How to Make Colored Flames for Fireplace

A reader recently asked me. “Do you know where I may obtain the formulae for the chemicals in which to soak pine cones that will cause them to produce colored flames when burned?”

My answer took me back to my youth. Once upon a time I fancied myself a chemist, going so far as to take it as my college major. Thankfully, by my senior year, I found that I had absolutely no talent in the discipline and so became a contented horticulture educator.

Still, occasions arise when my chemistry background is needed. Questions about soil pH, fertilizer content and pesticide reactions demand a minuscule knowledge of chemistry, which is all I possess after these many years.

Your question gives me an opportunity to use my college education once again. Here are the chemicals commonly used for making pine cones or firewood burn in different colors:

FLAME COLOR – CHEMICAL
Yellow – Sodium chloride
Purple – Potassium chloride
Orange – Calcium chloride
Green – Copper sulfate
Red – Strontium chloride
Blue – Copper chloride
Carmine – Lithium chloride

Use only the chemicals shown–DO NOT ACCEPT NITRATES OR CHLORATES AS SUBSTITUTES.

The first four chemicals are easiest to find. Sodium chloride is, of course, common table salt. Potassium chloride is the ingredient in “no sodium” salt substitutes. Calcium chloride is the chemical in dehumidifying/moisture-absorbing products such as Damp Rid(tm). It is also found in blossom end rot spray for your tomatoes. Copper sulfate is found at hardware stores in products such as ROOTO(tm) copper sulphate root killer. The other chemicals can be purchased from Boreal Laboratories.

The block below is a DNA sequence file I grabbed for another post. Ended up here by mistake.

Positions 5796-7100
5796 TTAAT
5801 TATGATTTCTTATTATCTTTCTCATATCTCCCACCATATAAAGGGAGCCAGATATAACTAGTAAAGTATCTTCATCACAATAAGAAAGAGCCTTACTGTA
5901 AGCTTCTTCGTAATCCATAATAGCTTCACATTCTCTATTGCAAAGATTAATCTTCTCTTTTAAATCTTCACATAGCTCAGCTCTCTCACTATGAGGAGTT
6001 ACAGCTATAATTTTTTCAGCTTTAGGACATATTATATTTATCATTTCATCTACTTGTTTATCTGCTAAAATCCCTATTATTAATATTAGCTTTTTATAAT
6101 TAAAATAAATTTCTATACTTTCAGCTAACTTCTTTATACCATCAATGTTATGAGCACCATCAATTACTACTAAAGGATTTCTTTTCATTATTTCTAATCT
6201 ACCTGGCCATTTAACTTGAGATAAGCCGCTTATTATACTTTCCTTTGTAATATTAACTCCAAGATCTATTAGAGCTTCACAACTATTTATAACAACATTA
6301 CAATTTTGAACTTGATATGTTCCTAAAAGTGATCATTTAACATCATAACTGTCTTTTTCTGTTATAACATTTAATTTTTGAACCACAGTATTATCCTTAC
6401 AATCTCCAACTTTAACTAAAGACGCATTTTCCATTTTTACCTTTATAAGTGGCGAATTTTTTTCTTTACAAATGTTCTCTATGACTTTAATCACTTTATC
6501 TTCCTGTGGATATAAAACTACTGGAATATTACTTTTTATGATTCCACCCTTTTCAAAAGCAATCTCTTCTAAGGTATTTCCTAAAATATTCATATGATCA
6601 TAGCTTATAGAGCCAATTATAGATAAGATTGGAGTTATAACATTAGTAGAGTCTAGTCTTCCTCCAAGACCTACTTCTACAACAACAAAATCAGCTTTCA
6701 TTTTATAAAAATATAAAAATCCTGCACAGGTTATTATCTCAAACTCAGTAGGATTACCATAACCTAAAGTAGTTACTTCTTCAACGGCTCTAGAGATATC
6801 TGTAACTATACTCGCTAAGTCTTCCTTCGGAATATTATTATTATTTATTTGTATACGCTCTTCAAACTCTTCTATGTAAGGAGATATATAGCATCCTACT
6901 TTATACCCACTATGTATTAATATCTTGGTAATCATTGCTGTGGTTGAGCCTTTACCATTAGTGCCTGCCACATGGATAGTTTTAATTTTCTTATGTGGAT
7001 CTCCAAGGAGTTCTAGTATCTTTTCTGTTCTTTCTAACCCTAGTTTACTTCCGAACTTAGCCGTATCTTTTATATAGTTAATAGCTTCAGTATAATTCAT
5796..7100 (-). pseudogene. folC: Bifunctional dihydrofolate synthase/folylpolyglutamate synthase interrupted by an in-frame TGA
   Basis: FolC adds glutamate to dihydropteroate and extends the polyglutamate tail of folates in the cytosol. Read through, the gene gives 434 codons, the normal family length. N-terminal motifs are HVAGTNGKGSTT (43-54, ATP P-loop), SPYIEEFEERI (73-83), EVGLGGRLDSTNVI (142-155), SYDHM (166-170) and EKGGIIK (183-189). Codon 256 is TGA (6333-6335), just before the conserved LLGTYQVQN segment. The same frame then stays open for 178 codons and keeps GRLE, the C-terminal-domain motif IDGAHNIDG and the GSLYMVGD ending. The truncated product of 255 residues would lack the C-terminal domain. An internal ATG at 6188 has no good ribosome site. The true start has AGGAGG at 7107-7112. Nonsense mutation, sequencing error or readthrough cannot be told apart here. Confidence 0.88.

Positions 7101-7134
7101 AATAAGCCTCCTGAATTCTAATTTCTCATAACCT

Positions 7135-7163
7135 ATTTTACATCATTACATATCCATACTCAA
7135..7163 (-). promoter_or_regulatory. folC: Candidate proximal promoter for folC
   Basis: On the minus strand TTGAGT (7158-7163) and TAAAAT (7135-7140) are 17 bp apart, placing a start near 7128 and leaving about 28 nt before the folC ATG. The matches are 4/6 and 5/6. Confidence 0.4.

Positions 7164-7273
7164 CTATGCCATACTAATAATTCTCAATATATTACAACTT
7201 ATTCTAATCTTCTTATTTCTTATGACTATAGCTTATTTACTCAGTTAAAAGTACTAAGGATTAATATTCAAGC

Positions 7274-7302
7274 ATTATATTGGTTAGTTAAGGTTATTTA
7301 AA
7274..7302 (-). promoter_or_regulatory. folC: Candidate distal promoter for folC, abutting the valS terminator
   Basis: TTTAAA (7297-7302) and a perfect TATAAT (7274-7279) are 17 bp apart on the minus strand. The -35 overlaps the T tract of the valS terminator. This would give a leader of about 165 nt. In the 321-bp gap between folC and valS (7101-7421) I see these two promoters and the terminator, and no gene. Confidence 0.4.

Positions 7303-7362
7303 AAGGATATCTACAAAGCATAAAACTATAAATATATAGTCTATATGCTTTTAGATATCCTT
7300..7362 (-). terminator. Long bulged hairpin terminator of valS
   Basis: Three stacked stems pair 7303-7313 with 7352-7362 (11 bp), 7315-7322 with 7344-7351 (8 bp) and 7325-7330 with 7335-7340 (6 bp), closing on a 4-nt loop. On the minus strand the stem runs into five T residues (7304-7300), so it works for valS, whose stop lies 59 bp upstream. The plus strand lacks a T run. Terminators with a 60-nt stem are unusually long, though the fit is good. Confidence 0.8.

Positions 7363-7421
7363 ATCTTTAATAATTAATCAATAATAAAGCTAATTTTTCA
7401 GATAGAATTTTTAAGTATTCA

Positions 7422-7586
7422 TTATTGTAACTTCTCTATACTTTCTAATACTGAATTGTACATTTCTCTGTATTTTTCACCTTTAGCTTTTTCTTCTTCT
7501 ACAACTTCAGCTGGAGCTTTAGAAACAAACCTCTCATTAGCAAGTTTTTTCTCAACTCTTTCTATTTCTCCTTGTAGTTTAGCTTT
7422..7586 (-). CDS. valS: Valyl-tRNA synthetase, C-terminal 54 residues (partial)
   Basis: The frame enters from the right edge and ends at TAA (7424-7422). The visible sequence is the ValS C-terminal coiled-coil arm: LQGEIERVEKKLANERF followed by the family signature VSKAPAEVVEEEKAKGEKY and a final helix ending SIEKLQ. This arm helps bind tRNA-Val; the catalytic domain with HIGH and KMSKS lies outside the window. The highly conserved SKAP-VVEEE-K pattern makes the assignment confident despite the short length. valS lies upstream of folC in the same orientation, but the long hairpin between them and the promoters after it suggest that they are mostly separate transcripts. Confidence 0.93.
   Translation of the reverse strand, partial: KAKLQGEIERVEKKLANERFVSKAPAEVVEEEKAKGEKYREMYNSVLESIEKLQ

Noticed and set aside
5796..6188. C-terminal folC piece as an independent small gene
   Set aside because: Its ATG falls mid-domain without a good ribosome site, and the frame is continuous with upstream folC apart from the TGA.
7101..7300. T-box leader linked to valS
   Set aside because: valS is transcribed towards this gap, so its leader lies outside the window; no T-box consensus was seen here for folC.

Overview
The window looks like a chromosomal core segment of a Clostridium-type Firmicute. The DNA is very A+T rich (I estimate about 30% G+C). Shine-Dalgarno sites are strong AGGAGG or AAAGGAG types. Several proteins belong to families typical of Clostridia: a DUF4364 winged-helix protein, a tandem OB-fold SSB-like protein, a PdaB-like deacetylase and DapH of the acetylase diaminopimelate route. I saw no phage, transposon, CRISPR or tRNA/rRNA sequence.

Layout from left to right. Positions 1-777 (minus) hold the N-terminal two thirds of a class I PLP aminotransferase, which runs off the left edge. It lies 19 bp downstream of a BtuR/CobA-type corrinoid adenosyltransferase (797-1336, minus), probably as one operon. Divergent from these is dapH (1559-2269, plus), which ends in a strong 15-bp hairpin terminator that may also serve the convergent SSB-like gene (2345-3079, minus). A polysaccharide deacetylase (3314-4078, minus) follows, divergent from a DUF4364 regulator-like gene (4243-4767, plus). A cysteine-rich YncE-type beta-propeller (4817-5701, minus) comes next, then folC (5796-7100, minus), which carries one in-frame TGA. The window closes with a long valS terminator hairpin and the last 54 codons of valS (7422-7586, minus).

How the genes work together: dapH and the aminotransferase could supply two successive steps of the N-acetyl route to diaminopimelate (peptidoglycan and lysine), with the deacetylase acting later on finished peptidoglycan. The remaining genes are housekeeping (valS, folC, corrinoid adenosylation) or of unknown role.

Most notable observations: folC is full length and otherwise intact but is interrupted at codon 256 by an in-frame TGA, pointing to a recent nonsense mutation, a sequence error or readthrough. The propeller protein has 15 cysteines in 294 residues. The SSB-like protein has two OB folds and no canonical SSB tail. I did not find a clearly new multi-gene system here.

Mix a half-pound of individual chemical in two gallons of water and soak pine cones or scraps of pine lumber overnight. After drying, put one or two at a time in your fireplace for psychedelic winter enjoyment.

Remember these rules:

1.Chemicals should be kept away from children and pets.
2. Store the chemicals in airtight glass or plastic containers.
3.Wear rubber gloves when handling the chemicals.
4. Burning of the materials treated with the chemicals should be done only after the fire in the fireplace is providing a good draft.

Ask a Scientist (broken link)

Flame Colors for Firewood